Tupac In The National Archives? That's Strictly 4 Congress 2 Decide

Bill calls for public disclosure of government records.

If Congresswoman Cynthia McKinney has her way, documents related to the life and death of rapper Tupac Shakur will be soon available for all to see alongside the Declaration of Independence and the U.S. Constitution.

In early November, Representative McKinney (D-GA) introduced the Tupac Amaru Shakur Records Collection Act of 2005, which calls for "the expeditious disclosure of records relevant to the life and death" of Shakur and seeks a collection of those records at the National Archives in Washington, D.C. A second copy of the collection would also be housed at the just-opened Tupac Amaru Shakur Center for the Arts in Stone Mountain, Georgia.

The bill was modeled after the landmark John F. Kennedy Assassination Records Collection Act, which was signed into law in 1992 by President George H.W. Bush and mandates that all assassination-related material be housed in a single collection in the Archives. Today that collection features more than 5 million pages of documents and photographs.

In addition to pushing for the public disclosure of all government records related to Shakur — including "book, paper, map, photograph, sound or video recording, machine readable material, computerized, digitized, or electronic information" collected by any federal, state or local government agency — McKinney's bill also calls for the establishment of a Citizen's Advisory Committee to oversee the implementation of the collection. The committee would be made up of civil-rights activists, entertainers and prominent members of the black community.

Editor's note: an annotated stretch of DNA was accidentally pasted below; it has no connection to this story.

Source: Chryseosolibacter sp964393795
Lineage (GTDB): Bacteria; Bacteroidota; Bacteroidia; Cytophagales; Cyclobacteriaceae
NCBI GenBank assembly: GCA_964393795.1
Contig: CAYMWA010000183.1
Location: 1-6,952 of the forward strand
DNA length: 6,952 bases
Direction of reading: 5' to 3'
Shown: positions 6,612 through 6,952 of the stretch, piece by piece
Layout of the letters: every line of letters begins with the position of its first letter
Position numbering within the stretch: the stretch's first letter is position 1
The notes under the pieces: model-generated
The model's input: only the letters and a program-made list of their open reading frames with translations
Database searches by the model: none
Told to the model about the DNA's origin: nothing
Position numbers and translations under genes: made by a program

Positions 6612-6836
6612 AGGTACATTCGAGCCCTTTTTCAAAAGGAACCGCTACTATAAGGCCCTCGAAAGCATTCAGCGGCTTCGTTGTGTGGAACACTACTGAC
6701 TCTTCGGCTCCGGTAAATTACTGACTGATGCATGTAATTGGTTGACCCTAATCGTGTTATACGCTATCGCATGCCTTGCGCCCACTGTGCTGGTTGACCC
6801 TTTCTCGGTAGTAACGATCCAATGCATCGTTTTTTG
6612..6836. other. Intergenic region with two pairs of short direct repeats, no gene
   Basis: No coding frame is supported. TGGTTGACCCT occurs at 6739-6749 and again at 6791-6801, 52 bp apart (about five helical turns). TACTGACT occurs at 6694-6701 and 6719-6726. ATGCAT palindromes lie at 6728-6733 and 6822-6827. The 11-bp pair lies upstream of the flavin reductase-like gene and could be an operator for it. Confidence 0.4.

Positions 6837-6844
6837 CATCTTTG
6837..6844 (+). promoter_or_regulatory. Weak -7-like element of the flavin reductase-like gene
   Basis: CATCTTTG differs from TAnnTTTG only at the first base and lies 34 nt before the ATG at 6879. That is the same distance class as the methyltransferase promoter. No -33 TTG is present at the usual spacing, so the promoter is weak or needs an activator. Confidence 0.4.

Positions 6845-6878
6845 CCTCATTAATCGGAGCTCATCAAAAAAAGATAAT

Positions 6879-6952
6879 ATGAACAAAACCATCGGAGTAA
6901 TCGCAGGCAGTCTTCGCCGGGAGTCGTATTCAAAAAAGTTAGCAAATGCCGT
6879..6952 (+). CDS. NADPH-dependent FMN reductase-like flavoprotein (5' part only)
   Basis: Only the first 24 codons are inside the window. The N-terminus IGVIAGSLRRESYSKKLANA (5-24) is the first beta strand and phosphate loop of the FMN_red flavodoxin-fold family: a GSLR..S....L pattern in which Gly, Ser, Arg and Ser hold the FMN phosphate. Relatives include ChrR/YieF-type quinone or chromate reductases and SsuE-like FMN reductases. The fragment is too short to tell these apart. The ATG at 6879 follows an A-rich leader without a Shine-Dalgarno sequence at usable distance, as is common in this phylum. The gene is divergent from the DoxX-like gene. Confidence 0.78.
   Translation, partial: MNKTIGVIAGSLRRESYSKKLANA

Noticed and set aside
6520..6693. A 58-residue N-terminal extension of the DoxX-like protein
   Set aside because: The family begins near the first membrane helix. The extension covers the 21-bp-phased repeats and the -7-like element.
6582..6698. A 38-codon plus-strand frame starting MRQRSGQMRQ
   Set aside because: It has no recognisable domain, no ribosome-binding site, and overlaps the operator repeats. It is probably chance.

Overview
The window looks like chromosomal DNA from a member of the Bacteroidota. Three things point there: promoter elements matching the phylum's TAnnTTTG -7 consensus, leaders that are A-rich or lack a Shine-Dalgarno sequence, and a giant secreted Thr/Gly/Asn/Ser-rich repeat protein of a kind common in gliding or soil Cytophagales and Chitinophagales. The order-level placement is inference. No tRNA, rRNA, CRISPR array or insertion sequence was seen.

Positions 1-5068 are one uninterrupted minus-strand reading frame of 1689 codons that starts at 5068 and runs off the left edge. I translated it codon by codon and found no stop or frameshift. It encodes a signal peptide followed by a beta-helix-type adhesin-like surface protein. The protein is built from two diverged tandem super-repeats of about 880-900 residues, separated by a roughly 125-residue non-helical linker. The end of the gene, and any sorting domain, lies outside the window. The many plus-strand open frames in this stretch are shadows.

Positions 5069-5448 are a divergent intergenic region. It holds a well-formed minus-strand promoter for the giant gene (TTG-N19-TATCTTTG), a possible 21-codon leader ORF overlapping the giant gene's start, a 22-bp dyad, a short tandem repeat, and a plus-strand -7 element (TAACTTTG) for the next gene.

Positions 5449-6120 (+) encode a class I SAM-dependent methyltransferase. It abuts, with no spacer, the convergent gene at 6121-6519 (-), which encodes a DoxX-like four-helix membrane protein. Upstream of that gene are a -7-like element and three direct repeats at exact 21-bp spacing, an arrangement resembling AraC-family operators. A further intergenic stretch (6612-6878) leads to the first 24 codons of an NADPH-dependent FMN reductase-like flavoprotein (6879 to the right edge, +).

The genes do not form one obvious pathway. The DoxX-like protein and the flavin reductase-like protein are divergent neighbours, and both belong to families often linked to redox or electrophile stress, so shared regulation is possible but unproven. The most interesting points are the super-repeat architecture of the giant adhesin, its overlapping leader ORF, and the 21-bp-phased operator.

But the bill faces an uphill battle toward becoming law. In fact it may never even get voted on. Since it was introduced by McKinney on November 2, the bill has lingered in two separate House committees, where it will remain for a period "subsequently determined" by Speaker of the House Dennis Hastert.

Shakur was shot in Las Vegas on September 7, 1996, and died six days later. Despite films, theories and alleged jailhouse confessions, his death has never been solved. On September 13 of this year — the nine-year anniversary of Shakur's death — a seven-foot bronze memorial statue of the rapper was unveiled at the arts center that bears his name, which is also located in McKinney's 4th Congressional District.